I feel that when 3rd party candidates have brought something to the table, they've been acknowledged and given the space to make their case. George Wallace, John Anderson, Ross Perot, Ralph Nader, Gary Johnson are examples of 3rd party candidates who were heard -- but eventually rejected. Each one had enough publicity to get noticed and if they were better candidates could have been viable candidates. Given the length of time in the presidential election process, and given the wildly available access points in the media, I think the primary reason that 3rd party candidates haven't risen to equal footing with the Dem and Rep candidates is at least in part due to ideologies that people aren't buying into and/or a lack of capability by the candidate him/herself to grow attention and support.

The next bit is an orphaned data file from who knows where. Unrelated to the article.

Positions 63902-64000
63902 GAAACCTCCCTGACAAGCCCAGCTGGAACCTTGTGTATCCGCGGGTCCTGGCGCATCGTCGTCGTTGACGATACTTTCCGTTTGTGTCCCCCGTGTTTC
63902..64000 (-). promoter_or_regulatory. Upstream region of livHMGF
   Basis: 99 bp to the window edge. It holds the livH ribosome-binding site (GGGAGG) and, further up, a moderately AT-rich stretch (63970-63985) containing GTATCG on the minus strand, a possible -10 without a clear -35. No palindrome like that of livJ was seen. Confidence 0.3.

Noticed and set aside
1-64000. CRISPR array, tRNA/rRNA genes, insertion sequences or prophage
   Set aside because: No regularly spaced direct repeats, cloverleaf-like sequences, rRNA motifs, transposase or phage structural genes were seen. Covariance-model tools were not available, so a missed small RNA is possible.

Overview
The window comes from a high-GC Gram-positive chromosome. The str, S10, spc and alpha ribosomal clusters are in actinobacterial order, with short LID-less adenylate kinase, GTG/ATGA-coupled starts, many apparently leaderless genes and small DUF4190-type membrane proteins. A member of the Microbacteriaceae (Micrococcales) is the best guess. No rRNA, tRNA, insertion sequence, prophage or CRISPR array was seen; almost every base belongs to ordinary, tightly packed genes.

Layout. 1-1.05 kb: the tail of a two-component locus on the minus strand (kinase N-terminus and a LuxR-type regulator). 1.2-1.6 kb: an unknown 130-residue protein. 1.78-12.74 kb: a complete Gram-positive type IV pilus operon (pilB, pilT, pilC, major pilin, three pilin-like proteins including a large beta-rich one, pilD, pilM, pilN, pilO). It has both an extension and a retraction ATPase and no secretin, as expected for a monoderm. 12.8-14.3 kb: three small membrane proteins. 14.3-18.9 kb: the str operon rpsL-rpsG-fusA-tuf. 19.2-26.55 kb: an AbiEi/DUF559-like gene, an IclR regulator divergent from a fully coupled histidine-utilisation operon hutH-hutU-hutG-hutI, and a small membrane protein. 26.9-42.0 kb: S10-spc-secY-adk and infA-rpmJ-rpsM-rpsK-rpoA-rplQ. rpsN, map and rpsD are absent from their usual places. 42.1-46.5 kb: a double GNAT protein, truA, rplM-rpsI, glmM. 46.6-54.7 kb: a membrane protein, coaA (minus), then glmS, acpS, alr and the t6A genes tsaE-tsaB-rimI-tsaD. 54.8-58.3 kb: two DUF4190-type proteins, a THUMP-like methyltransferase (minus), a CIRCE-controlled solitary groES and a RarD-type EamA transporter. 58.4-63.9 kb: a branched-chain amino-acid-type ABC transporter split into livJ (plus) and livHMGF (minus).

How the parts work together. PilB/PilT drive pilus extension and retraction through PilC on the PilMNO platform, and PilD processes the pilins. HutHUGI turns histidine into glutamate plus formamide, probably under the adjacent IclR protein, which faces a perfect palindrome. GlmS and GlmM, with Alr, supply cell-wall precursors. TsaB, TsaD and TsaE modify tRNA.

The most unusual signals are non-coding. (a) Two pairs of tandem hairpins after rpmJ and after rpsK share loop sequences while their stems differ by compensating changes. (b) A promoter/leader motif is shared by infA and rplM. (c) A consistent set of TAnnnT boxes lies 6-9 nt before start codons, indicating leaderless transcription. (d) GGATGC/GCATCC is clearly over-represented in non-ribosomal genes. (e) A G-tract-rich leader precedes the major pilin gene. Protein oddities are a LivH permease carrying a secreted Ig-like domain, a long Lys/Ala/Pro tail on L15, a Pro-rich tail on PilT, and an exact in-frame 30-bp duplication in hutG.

There was a time in the last election cycle that I was considering Johnson-Weld -- not at all because I lean toward libertarian ideology (I don't at all) -- but because I wasn't enamored enough with Hillary and couldn't stand Donald. I watched, I listened, and in the end I just thought Johnson was an awful candidate (seems like a good guy thought). Had Weld been the nominee I might have gone in that direction.